It’s got to be my current role because it’s unique. I work within Perrigo to make a difference to others in the pharmacy world through the work that we do, through the self-care insights and the learnings that we share. The journey of being an independent general manager has been the biggest learning curve in my whole life in terms of my career and definitely the most challenging and rewarding.
What motivates you?
The core of what I do as a pharmacist has motivated me for many years – whether it’s somebody that walks away with a smile or it’s somebody who walks in with something severe whom I am able to refer on. Also, I like challenges, so that could be another thing which acts as a motivator.
Does money motivate you?
Personally no, but I run a business after all, and I have to make sure that it’s viable, it’s growing and it’s getting stronger and more influential.
What does leadership mean to you?
One thing I learnt early on in my career was not to ask anyone to do what I wouldn’t be comfortable doing myself. As a leader, if you are on a level with your team in a way that they see you as part of them, you get a lot more back – connection, trust and valued relationships. I also believe in giving regular feedback to staff, otherwise they won’t know how they are doing, what areas they need to focus on in order to develop their skill-sets further.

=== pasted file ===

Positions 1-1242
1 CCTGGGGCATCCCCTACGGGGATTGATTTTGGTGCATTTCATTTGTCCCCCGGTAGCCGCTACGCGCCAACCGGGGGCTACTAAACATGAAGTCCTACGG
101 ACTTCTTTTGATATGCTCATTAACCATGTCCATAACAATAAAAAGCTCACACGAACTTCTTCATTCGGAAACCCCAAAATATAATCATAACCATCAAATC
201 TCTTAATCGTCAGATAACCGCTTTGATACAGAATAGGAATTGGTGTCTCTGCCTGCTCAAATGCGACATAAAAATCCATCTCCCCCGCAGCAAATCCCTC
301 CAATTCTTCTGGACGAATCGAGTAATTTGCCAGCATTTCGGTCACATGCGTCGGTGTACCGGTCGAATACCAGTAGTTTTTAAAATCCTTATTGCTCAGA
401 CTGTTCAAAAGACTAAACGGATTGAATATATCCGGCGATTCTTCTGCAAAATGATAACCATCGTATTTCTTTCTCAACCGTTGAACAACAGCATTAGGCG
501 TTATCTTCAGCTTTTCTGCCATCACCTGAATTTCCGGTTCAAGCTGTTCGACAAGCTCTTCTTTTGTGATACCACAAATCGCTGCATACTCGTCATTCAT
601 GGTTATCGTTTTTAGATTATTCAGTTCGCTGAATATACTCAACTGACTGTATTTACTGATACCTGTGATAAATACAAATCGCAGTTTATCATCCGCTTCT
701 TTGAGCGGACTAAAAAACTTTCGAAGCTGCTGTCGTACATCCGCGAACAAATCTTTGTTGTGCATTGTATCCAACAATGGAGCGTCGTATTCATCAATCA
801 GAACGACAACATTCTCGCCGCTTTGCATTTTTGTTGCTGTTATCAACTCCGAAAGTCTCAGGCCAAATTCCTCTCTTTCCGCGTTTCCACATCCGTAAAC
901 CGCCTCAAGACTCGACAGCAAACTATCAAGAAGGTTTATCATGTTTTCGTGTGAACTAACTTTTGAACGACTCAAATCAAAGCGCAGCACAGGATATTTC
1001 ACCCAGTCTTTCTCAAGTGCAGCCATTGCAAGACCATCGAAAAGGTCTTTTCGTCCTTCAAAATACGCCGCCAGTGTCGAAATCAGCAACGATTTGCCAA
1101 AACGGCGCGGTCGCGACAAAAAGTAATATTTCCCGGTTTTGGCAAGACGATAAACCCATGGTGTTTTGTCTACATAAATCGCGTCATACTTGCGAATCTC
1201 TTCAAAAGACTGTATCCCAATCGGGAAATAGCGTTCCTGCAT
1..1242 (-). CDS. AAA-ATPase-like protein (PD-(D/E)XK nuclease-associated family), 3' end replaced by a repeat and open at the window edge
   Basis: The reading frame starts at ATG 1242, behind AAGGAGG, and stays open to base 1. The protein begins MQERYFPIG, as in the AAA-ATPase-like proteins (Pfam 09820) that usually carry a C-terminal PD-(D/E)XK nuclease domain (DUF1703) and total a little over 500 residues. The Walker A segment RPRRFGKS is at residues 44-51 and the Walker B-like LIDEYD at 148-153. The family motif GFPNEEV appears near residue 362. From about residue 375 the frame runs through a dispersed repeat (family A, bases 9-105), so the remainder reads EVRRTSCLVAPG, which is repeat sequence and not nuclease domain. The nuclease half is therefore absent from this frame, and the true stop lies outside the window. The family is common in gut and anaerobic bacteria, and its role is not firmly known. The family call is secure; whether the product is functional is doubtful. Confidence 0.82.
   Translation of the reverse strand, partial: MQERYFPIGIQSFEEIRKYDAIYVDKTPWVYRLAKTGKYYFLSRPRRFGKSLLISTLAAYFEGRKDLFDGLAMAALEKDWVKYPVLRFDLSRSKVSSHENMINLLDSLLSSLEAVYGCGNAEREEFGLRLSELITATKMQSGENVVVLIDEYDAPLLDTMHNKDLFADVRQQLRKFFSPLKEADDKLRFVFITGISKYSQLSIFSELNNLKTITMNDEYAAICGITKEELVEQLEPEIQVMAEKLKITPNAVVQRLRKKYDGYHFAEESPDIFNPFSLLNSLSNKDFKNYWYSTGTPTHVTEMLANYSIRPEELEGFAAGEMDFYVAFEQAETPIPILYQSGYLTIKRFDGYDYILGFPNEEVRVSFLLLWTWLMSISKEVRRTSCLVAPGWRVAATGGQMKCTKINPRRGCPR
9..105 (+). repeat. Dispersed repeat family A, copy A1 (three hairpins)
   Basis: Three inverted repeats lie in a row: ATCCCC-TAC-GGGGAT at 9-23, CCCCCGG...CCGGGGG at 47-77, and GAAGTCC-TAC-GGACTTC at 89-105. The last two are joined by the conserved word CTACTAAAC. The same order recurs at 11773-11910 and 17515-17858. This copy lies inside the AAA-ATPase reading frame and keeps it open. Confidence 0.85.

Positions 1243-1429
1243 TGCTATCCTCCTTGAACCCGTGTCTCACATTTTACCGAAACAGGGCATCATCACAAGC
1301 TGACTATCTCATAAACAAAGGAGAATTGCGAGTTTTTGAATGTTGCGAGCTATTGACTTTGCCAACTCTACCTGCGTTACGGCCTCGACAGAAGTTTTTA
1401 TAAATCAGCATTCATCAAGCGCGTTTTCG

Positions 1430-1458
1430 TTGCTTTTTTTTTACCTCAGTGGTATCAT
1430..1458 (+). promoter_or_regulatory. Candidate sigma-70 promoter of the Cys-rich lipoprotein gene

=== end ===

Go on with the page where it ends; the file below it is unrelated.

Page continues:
Who do you admire?
There are snippets of different people that I admire. If I had to pick one, I think that it would be Maggie Thatcher, not her politics, but as a woman she was strong, she was extremely confident and she stuck to her guns. She really made an impression on me as a young girl growing up.
Favourite TV programme?
Television is centred around my time with the children – a time to relax and enjoy each other’s company. Growing up as well, that was probably the only time we could have together as a family. Other than that, you’d find me watching TV whenever my club has a big match.
And that club is?
Farah says better engagement with the community is vital for independent pharmacists who need to understand the changing health needs of their patients. This will also enable them to decide on what services they can introduce and what might work for them.
“We are at a point where the next few decisions we make as a profession are really critical to our longevity in the way we know pharmacy. Decisions we make in relation to our role within the NHS Long Term Plan and the outcome of our contract negotiations are all going to be very important. In terms of the profession across the board, you have to adapt to where you are. There are pharmacists who are going into different areas of pharmacy, whether it’s cosmetics, botox, travel clinic or newer roles. You’ve got to find the things that make you different whilst grabbing the opportunity to incentivise newer services.”
The good thing is that independent community pharmacists can do just that, while also offering more flexibility, autonomy and, hopefully, speed compared to their competitors.